Not that it matters. If we've learned anything from "The Bachelor," it's that competition often trumps common sense, especially among those willing to move into a mansion and place themselves under 24-hour surveillance while "dating" the same person as all their housemates.
No wonder Harry poser Matt Hicks, after one group encounter, concludes that "American girls don't seem to have inside voices." They know what he may not: that in "reality" television, it's go big or go home, weeping, in the back of a limo.
Stand out from the crowd, though, and even 15 seconds of fame may be extended indefinitely:
* "Bachelor" contestants who don't get (or don't want) the guy the first time may end up on "The Bachelorette" (which returned to ABC last night with "Bachelor" vet Andi Dorfman looking for a few better men than the loser she walked out on last season).
* If not, there's always "Dancing with the Stars," where Melissa Rycroft, spurned after "winning" "The Bachelor," was a contestant in Season 8 and went on to win the all-stars edition in Season 15.
* It's possible to become famous for little more than being famous. "I Wanna Marry 'Harry' " executive producer Ryan Seacrest isn't just the host of "American Idol." He's the producer responsible for unleashing the Kardashians on a wider world. Surely among the dozen enormously self-confident women vying for "Harry's" affection is one with a colorful - and acquisitive - enough family to capture the public's imagination once this royalty ruse has passed into memory?
* Couples who met on television, or opened their lives to cameras, can get help repairing their relationships on WE tv's "Marriage Boot Camp: Reality Stars" (9 p.m. Fridays, starting May 30), where Trista and Ryan Sutter will seek the help of relationship experts Jim and Elizabeth Carroll.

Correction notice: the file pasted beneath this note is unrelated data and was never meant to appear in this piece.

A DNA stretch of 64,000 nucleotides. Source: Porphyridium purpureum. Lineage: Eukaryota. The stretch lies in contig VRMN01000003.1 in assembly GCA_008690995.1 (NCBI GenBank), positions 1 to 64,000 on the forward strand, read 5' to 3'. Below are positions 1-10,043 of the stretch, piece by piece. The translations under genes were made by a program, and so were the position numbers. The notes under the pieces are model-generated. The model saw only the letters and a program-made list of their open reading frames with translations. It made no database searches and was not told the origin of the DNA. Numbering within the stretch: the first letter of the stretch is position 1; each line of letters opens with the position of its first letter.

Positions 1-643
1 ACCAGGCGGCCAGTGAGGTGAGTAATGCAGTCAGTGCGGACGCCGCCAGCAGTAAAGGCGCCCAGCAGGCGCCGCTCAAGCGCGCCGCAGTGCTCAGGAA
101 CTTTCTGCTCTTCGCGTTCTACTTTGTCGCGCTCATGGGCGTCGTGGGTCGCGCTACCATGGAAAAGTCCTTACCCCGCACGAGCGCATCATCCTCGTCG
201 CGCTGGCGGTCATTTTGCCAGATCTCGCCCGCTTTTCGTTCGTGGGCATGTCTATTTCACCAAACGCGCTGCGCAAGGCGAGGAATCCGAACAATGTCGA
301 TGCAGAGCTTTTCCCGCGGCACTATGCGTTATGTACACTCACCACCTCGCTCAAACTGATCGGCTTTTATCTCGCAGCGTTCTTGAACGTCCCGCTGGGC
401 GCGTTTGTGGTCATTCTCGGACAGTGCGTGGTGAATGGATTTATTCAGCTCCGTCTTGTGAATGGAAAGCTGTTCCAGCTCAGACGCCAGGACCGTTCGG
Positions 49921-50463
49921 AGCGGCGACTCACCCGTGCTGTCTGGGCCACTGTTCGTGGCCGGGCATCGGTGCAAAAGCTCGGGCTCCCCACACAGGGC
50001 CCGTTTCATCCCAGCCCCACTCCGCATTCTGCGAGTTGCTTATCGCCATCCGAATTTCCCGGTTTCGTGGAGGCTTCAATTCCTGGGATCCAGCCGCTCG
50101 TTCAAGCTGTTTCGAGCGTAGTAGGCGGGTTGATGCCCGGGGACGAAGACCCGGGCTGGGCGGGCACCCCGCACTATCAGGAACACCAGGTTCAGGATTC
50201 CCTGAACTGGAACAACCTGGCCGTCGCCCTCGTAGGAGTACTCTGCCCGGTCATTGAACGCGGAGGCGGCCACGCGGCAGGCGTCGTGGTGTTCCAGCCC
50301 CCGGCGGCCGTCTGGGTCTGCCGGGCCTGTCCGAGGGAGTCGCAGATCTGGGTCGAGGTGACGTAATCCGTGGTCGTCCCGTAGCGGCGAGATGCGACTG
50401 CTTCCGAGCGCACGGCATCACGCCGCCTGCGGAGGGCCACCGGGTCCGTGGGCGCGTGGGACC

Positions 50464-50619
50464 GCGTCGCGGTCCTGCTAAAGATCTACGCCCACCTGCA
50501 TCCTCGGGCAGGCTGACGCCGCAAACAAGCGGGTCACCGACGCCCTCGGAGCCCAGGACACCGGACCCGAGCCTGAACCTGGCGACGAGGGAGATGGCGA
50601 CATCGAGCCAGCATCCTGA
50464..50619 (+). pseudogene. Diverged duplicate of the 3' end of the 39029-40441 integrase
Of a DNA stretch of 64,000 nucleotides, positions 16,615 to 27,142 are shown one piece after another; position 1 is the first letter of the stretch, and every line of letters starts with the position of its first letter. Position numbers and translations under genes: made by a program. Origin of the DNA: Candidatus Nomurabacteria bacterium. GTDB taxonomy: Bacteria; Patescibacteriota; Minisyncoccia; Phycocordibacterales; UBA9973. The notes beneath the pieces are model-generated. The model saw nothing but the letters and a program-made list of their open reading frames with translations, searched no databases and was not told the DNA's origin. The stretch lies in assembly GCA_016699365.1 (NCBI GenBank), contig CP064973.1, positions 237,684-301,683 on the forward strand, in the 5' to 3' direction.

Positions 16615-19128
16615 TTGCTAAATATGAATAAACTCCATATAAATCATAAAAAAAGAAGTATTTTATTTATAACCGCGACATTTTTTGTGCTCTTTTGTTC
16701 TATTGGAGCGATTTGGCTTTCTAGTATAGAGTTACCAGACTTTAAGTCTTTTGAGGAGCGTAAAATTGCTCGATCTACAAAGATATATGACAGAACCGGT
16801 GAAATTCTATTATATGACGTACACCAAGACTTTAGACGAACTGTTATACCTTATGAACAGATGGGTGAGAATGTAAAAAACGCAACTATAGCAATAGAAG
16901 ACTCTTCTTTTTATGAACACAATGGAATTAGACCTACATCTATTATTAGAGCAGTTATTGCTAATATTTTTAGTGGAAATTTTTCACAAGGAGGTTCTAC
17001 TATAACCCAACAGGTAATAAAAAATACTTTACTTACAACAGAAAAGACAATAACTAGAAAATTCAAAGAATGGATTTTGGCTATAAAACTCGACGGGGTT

The "Bachelorette" duo, whose 2003 wedding, the franchise's first, was televised by ABC, will share the requisite mansion with Jennifer "JWoww" Farley ("Jersey Shore") and her fiance, Roger Matthews; Traci Braxton and Kevin Surratt ("Braxton Family Values"); Gretchen Rossi and Slade Smiley ("The Real Housewives of Orange County"); and Tanisha Thomas and Clive Muir ("Bad Girls Club").
If their noisy housemates don't put the Sutters' problems (whatever they are) in perspective, nothing will.
* TV counseling didn't work out? Bravo, home to all those surreal "Housewives," will be happy to oversee the division of assets.
"Untying the Knot" (10 p.m. Wednesdays, starting June 4) stars divorce lawyer and mediator Vikki Ziegler, who helps her rich and stubborn clients figure out who gets the apartment in Paris and whether that diamond necklace is worth the effort both sides are putting in to claiming it.
"When love turns to hate, couples turn to me," proclaims Ziegler, whose show should probably be required viewing for anyone, male or female, who dreams of marrying for money.
The first "Joe Millionaire," whose first-season finale drew an estimated 34.6 million viewers in 2003, seemed like a cynical exercise at the time (though not quite as cynical as Fox's "Temptation Island"). It premiered the same month as ABC's "The Bachelorette," which brought together Trista and Ryan, and made a thorough mockery of TV romance.
At this point, though, when mockery seems the only reason left to watch most dating shows, it's hard to imagine a fake "Harry" exciting much controversy. (It's not as if the real one hasn't been seen in a hot tub.)
We watch, if we watch at all, to see seemingly delusional women (or men) talk themselves into falling for people they've only just laid eyes on.
And to make fun of them on Twitter.
One show that might have more interest in making matches than headlines: GSN's "It Takes a Church" (9 p.m. Thursdays, starting June 5).
Conceived as a draw to viewers of the Game Show Network's popular quiz show, "The American Bible Challenge," "It Takes a Church" is hosted by singer Natalie Grant.
In each episode, members of a congregation are asked to help find a partner for an unmarried member, with the church's pastor helping to winnow down the candidates for a match. In the premiere, a 30-year-old engineer named Angela Morgan is wooed by both the men and the self-appointed matchmakers backing individual prospects.
It's still a game - there are elimination rounds and the church gets a donation in the name of the winning "matchmaker" - but it's also a glimpse into the lives of real people who actually seem serious about finding someone to love and to build a life with.
And there's not a hot tub in sight.
On Twitter: @elgray